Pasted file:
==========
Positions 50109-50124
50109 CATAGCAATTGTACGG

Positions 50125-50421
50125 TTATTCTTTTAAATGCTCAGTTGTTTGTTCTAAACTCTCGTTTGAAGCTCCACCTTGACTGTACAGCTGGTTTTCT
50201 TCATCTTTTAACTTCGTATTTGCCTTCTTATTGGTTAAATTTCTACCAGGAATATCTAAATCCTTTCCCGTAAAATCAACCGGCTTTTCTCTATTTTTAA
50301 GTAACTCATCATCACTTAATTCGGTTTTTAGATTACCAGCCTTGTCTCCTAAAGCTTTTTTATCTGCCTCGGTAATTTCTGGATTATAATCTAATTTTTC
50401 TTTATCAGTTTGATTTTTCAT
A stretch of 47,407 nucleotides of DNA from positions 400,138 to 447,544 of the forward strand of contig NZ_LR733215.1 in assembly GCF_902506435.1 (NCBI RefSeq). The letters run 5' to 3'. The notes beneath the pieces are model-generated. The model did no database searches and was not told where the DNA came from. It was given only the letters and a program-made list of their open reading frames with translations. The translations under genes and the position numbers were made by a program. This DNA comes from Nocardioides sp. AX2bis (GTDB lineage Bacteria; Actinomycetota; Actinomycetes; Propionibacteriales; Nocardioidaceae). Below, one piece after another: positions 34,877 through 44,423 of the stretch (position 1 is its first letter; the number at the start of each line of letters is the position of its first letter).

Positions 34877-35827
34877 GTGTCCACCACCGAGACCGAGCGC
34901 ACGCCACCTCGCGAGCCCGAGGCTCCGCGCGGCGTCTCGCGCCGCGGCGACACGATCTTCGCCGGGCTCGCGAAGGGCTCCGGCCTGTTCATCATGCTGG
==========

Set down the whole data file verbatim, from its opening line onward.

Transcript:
Positions 50109-50124
50109 CATAGCAATTGTACGG

Positions 50125-50421
50125 TTATTCTTTTAAATGCTCAGTTGTTTGTTCTAAACTCTCGTTTGAAGCTCCACCTTGACTGTACAGCTGGTTTTCT
50201 TCATCTTTTAACTTCGTATTTGCCTTCTTATTGGTTAAATTTCTACCAGGAATATCTAAATCCTTTCCCGTAAAATCAACCGGCTTTTCTCTATTTTTAA
50301 GTAACTCATCATCACTTAATTCGGTTTTTAGATTACCAGCCTTGTCTCCTAAAGCTTTTTTATCTGCCTCGGTAATTTCTGGATTATAATCTAATTTTTC
50401 TTTATCAGTTTGATTTTTCAT
A stretch of 47,407 nucleotides of DNA from positions 400,138 to 447,544 of the forward strand of contig NZ_LR733215.1 in assembly GCF_902506435.1 (NCBI RefSeq). The letters run 5' to 3'. The notes beneath the pieces are model-generated. The model did no database searches and was not told where the DNA came from. It was given only the letters and a program-made list of their open reading frames with translations. The translations under genes and the position numbers were made by a program. This DNA comes from Nocardioides sp. AX2bis (GTDB lineage Bacteria; Actinomycetota; Actinomycetes; Propionibacteriales; Nocardioidaceae). Below, one piece after another: positions 34,877 through 44,423 of the stretch (position 1 is its first letter; the number at the start of each line of letters is the position of its first letter).

Positions 34877-35827
34877 GTGTCCACCACCGAGACCGAGCGC
34901 ACGCCACCTCGCGAGCCCGAGGCTCCGCGCGGCGTCTCGCGCCGCGGCGACACGATCTTCGCCGGGCTCGCGAAGGGCTCCGGCCTGTTCATCATGCTGG